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Ch 7 Immigrants and Urbanization

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Presentation on theme: "Ch 7 Immigrants and Urbanization"— Presentation transcript:

1 Ch 7 Immigrants and Urbanization

2 Identify and explain the significance Ch 7
Section 1 Terms & names Ellis Island Angel island Melting pot Nativism Section 2 Urbanization Americanization movement Tenement Mass transit Social gospel Settlement house Jane Addams Section 3 Political Machine Graft Boss Tweed Patronage Civil Service Pendleton Civil Service Act DIRECTIONS For each term Explain what it is AND why its important to this time period.

3 Section 1 The New immigrants
Push factors Famine, land shortages or religious and political persecution Pull Factors A better life, rel. freedom, pol. freedom “birds of passage” immigrate, temporarily and return with money

4 Europeans New Immigrants came from Italy, Austria-Hungary and Russia
Southern and Eastern Europe Italy, Austria-Hungary and Russia Left for religious persecution Pogroms – organized attacks

5 Chinese and Japanese Chinese came in smaller numbers Gold rush
Work on the trains Japanese workers Recruited by Hawaiian planters (annexed in 1898) High wages drove more people here

6 Life in the New land A difficult Journey
1 week from Europe 3 weeks from Asia Crowded together not allowed on deck, no exercise or fresh air Disease spread quickly Ellis Island in New York Harbor Detained for inspection 5 hours to a few days Checked for medical and legal reasons

7 Cont. Angel Island -San Francisco –West Coast
Settled in communities together (homogeneous) Formed organizations to help themselves

8 Chinese Exclusion Act In 1882-Banned entry to all Chinese Except students, teachers, merchants tourist and government officials Not repealed until 1943


10 Melting Pot The true picture Americanization?

11 Gentlemen's Agreement After California passed segregation law in the school against Japanese Japan Agreed to restrict unskilled labor in exchange for the repeal of the segregation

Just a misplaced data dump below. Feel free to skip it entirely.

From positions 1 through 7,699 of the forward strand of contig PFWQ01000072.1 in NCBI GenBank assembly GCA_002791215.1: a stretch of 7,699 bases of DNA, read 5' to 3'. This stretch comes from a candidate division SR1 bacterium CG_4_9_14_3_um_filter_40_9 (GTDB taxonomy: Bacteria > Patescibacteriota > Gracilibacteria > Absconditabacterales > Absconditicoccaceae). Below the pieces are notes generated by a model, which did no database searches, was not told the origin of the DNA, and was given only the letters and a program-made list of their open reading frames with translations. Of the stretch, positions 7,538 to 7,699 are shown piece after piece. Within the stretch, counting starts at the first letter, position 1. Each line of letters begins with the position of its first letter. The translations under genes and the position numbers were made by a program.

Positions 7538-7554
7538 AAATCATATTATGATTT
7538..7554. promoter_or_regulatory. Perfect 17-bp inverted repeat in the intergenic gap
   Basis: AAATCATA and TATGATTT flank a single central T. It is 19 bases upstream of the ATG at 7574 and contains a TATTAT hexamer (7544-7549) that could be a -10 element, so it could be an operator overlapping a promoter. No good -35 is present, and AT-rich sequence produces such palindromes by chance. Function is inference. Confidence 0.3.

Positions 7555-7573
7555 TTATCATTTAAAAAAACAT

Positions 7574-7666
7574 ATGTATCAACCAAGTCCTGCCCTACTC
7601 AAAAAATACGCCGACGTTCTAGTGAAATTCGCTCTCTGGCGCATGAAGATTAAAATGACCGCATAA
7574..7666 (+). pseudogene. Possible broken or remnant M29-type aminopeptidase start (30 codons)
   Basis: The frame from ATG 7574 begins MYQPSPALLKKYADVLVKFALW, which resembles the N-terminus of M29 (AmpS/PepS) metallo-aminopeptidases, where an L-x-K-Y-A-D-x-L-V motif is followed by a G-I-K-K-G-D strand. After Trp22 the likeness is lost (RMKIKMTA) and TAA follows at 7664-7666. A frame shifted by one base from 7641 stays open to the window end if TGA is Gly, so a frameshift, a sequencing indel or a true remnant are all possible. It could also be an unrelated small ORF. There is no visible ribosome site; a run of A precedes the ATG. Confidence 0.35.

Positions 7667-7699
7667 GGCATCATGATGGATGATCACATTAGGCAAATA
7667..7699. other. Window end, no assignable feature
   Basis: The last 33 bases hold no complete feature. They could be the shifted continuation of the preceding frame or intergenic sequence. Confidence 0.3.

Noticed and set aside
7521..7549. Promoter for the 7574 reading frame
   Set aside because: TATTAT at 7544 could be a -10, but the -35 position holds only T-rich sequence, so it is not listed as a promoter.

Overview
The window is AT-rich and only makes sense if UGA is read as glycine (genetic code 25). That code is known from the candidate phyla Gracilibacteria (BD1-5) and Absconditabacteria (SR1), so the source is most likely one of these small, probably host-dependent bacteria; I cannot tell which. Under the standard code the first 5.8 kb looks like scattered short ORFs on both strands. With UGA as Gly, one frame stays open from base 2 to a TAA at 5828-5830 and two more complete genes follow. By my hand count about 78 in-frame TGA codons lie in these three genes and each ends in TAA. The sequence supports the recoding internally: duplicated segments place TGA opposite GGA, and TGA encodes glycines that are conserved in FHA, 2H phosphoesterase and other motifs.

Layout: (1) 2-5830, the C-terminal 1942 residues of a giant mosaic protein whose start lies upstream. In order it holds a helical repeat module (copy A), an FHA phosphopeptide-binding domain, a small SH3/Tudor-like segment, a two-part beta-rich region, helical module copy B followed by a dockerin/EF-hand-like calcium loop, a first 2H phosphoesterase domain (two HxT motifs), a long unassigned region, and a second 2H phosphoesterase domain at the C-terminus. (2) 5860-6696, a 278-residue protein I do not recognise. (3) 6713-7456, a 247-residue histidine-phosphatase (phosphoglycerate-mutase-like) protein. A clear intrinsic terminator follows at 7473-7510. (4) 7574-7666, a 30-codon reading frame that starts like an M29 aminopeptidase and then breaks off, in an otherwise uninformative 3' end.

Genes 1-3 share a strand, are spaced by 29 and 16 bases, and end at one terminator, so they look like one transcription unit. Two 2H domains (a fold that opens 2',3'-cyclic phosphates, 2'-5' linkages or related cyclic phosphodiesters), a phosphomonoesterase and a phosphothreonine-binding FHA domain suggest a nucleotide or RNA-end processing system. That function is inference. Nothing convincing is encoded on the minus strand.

12 The Rise of Nativism Nativism, overt favoritism toward native-born Americans KKK rises in numbers in response to immigration

13 Section 2 the Challenges of Urbanization
Urban Opportunities Urbanization –rapid growth of cities Immigrants settle in the cities Americanization movement – designed to assimilate people into the dominant culture Ethnic communities supplied support Migration from country to city Fewer farm laborers needed African Americans move to cities

14 Urban Problems Housing
Housing outside cities had transportation problems Tenements, multifamily urban dwellings Transportation – mass transit- street cars, electric subways Water- safe drinking water was a problem Diseases such as cholera and typhoid fever Filtration and then chlorination in 1908

15 Cont. Crime- first full timed salaried police force in 1844
Fire- limited water supply caused problems


17 Section 2 mapping

18 Section 3 Politics in the Gilded Age
The Emergence of Political Machines Organized group that controlled the activities of a political party by controlling votes, courts and police The Role of the Political Boss Access to municipal jobs and business licenses Some used this to help Provided solutions Helped with immigration, naturalization, jobs and housing

19 Municipal Graft and Scandal
Election Fraud Take advantage of position for personal gain – Graft Kickback system Took bribes to allow illegal activities, such as gambling.


21 the Kickback

22 Civil Service Replaces Patronage
Giving government jobs to people who had helped a candidate get elected Spoils System Reformers began to push for the elimination of the spoils System and adoption of the merit system Civil Service jobs –government administration – should go to the most qualified

23 Hayes, Garfield and Arthur
Republican president Rutherford B. Hayes was elected in 1876 tried to get congress to reform –



26 2000 presidential election

27 Hayes, Garfield and Arthur
Republican split In 1880 The republicans run James A. Garfield a reformer and Chester A. Arthur a Stalwart Stalwarts Reformers (halfbreeds) Did not want change Supported reforms to end spoils system Chester A. Arthur VP James A. Garfield P


29 Assassination of Garfield
Garfield was assassinated by Charles Guiteau on July 2, 1881 only a few months after taking office Arthur now president had to adjust- becoming a reformer Pendleton Civil Service Act of 1883


31 Business Buys Influence
With the end of the spoil system politicians turned to wealthy business owners for campaign contributions Grover Cleveland first democrat elected in 28 years Tried to lower tariffs – no congress support Ran for reelection in 1888 but lost to Benjamin Harrison

32 Tariff Reform Free Traders Protectionist No tariff or low tariff
Do not copy Tariff Reform Free Traders No tariff or low tariff Supported by farmers People who thought the treasure had too much money Protectionist High tariff Supported by business owners Wanted protection for American business


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